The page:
Education in Honduras
Honduras sees education as a critical investment in its future growth and development. A major reform in the education sector was the approval of the Education Law in 2012 that expanded basic education from grade 6 to grade 9, made one year of preschool mandatory, and made amendments to the teacher hiring and supervision system, among other measures.
Honduras faces several challenges in the education sector including the improvement of education quality, the evaluation of learning outcomes in Spanish and math, and of teacher performance.
The country is about to release a new and comprehensive education sector plan, which has been developed with financial support from GPE.
The previous education sector plan outlined the following strategic areas :
- Improving access to education by:
- Ensuring that all children, youth, and adults, regardless of their ethnicity, socio-economic background or disabilities have access to the education system, either through formal education or alternative learning programs such as distance and accelerated learning. These alternative learning programs aim to bring back out-of-school children, youth and adults to the education system.
- Establishing proper mechanisms to ensure that children complete the ninth grade of basic education in a timely way to avoid having over-aged children in the education system.
- Guaranteeing access to the education system to youth and adults that started their studies but never finished them.
- Increasing access opportunities for disadvantaged populations by focusing on rural municipalities that present the highest poverty levels.
- Improving the quality of education by:
- Creating a basic national curriculum that is relevant to all regions and reflects the history and culture of Honduras.
- Providing ongoing training opportunities for teachers and administrative staff of the ministry of education.
- Creating a national system for the evaluation, accreditation and certification of the quality of education.
- Creating a system of incentives to improve the performance of teachers, students, and schools.
- Provisioning school furniture for all education facilities.
- Promoting mother tongue instruction for indigenous populations.
- Improving the efficiency of the education system by:
- Complying with the 200 instruction days outlined in the 2012 education law “Ley Fundamental de Educación”.
- Redeploying teaching human resources.
- Providing social benefits for children, youth and adults who are enrolled in school such as transport subventions and school meals.
- Improving competitiveness by:
- Strengthening the instruction of the English language.
- Applying and strengthening information and communication technologies.
- Constructing and improving the infrastructure of technical and vocational education centers.
- Improving the management and efficiency of the ministry of education by:
- Implementing the regulations outlined in the 2012 Ley Fundamental de Educación.
- Ensuring a greater transparency within public sector functions, accountability, and the dissemination of information.
- Developing the strategic institutional plan for 2014-2018 and an annual budget based on results-oriented programs.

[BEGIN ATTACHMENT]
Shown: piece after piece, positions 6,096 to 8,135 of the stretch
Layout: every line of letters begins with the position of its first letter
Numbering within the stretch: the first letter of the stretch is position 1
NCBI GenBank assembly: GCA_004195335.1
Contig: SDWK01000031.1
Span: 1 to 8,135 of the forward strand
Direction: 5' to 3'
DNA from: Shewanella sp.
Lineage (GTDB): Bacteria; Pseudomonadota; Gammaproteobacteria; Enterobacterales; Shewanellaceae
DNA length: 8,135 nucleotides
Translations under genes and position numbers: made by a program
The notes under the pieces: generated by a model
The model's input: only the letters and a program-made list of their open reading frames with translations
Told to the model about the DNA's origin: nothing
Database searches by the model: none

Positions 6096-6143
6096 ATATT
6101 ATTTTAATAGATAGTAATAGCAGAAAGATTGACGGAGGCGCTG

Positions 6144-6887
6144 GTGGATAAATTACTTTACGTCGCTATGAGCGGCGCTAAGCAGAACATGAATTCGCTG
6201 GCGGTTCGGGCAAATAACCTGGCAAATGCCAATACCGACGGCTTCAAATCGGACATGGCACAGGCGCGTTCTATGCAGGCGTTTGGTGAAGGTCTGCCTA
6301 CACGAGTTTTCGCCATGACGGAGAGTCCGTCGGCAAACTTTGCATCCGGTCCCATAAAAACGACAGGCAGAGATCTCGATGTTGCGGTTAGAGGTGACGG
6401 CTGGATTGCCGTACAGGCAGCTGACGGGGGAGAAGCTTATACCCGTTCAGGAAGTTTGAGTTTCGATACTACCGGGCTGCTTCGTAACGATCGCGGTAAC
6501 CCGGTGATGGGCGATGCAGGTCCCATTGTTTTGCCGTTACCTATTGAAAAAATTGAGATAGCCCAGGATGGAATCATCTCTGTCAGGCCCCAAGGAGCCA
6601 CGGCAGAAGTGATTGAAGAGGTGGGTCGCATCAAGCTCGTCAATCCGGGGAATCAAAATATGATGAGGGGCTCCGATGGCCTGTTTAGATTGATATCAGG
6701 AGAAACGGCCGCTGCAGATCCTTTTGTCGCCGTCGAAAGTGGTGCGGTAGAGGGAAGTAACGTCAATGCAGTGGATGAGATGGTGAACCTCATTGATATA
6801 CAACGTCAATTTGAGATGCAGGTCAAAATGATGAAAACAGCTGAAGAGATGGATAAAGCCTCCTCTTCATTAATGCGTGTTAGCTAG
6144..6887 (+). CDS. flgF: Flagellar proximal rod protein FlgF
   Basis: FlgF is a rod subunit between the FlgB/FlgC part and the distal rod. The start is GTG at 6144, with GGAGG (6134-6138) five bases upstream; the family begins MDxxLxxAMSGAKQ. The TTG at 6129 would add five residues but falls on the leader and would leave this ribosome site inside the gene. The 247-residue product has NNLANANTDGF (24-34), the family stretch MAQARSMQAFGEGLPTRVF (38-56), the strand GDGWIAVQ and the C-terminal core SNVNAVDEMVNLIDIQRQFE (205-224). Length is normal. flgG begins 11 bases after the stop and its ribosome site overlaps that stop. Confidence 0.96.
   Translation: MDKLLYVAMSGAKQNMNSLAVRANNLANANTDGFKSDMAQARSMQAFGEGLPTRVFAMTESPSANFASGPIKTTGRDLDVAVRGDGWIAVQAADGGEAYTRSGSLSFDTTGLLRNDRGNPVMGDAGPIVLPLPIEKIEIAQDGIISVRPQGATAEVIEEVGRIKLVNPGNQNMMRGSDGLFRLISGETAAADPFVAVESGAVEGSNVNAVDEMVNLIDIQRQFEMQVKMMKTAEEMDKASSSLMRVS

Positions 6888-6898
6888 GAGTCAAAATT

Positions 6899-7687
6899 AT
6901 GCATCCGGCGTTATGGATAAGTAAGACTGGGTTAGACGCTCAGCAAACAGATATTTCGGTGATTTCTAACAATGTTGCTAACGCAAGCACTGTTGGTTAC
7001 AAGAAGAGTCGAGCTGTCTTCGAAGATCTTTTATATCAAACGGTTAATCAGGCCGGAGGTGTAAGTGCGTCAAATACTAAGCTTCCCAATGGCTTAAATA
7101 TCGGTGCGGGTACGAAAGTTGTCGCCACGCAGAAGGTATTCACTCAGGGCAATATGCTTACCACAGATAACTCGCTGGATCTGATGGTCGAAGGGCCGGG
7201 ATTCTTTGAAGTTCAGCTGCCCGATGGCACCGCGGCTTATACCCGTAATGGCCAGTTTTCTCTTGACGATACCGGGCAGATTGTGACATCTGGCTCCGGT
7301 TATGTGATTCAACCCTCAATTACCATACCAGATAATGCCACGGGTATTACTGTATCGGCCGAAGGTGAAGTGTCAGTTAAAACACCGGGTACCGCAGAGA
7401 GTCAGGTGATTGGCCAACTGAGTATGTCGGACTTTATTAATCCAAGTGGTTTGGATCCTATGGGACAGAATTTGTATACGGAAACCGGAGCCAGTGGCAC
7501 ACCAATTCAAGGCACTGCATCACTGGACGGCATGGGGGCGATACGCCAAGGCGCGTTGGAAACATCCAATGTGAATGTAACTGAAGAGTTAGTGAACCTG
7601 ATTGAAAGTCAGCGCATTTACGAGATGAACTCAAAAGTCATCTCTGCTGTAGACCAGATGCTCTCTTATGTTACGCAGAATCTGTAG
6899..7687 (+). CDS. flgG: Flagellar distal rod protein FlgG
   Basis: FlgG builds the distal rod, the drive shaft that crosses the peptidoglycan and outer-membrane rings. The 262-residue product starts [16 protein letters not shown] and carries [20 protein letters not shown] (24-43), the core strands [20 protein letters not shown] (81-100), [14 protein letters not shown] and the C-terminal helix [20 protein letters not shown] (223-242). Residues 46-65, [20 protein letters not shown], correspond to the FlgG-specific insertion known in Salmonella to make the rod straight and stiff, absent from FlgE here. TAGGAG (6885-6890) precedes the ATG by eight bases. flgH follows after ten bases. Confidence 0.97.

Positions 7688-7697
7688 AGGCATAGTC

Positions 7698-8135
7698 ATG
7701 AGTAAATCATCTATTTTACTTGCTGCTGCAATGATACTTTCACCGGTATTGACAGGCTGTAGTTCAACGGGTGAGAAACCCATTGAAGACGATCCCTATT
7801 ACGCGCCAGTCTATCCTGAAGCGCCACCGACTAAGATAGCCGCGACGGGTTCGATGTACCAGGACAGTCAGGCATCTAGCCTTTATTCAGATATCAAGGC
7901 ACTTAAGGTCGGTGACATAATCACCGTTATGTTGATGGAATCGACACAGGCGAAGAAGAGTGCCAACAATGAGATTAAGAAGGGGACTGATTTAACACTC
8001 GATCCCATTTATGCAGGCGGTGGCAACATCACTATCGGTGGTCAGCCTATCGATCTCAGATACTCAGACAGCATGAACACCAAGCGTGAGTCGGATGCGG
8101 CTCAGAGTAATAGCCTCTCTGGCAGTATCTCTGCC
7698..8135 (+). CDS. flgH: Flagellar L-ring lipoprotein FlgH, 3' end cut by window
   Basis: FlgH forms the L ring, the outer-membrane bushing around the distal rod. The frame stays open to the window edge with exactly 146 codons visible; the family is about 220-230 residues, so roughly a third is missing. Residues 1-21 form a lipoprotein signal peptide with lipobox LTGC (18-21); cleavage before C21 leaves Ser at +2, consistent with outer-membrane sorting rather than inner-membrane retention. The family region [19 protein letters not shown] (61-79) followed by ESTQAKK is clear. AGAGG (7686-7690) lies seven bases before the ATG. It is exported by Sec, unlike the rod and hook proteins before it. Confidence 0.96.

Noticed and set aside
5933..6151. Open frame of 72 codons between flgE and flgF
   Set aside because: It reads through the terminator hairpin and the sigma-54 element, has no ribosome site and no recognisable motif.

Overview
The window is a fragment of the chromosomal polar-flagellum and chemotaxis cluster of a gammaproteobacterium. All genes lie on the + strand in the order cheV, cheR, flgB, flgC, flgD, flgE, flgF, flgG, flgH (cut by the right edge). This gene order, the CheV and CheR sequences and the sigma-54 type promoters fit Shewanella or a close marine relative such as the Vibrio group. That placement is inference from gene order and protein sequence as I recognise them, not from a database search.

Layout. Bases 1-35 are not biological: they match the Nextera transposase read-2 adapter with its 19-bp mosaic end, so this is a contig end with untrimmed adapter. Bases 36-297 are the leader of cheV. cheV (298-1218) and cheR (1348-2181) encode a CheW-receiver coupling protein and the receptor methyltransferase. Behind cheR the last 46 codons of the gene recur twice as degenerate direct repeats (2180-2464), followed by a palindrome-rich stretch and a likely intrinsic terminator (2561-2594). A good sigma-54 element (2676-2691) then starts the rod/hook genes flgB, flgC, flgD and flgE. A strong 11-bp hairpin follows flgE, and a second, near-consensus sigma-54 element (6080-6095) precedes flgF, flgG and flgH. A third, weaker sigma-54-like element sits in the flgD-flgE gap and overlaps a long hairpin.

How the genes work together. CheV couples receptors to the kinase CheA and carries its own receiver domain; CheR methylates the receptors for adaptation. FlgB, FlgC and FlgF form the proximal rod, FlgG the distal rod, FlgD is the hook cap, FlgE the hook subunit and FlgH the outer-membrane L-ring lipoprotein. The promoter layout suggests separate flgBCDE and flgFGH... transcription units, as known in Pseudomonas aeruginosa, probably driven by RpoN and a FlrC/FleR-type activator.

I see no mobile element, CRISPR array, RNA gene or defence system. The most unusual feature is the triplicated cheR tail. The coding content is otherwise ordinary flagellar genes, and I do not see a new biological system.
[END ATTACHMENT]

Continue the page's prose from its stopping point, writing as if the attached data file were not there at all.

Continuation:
- Improving the education infrastructure.
- Encouraging greater participation of the educational community by:
- Empowering parents.
- Encouraging ownership and operation of the educational development councils (Consejos Educativos de Desarrollo or CED in Spanish).
- Increasing community participation through the municipal and district councils (Consejos Municipales de Desarrollo or COMDE, and Consejos Distritales de Desarrollo Educativo or CODDE).
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In September 2015 Honduras received a US$500,000 Education Sector Plan Development Grant from GPE, with the World Bank as grant agent. About half of the grant (US$263,500) was used to carry out an analysis of the education sector, and the other part (US$236,500) supported the development of the new sector plan for 2016-2030. The government and other partners are co-financing these activities as well. The new sector plan to be released shortly will include a specific strategy on gender equality and the reduction of gender-based violence in schools.
GPE has also provided the Foro Dakar Honduras (FDH) with a grant from the Civil Society Education Fund, to support its engagement in education sector policy dialogue and citizens’ voice in education quality, equity, and financing and sector reform.
Education sector progress
The graphs below show overall progress in the education sector in Honduras, and GPE dada shows the country progress on 16 indicators monitored in the GPE Results Framework.
Primary Completion Rate (%)
Lower secondary completion rate
Out-of-school rate for children of primary school age
Out-of-school rate for adolescents of lower secondary school age
Pre-primary gross enrollment rate
Gender parity index for out-of-school rate – Primary and lower secondary
Public Expenditure on Education as Share of GDP (%)
Students/trained teacher ratio
Teachers Trained (%)
Source: World Bank - Education Data
Data on education are compiled by the United Nations Educational, Scientific, and Cultural Organization (UNESCO) Institute for Statistics from official responses to surveys and from reports provided by education authorities in each country.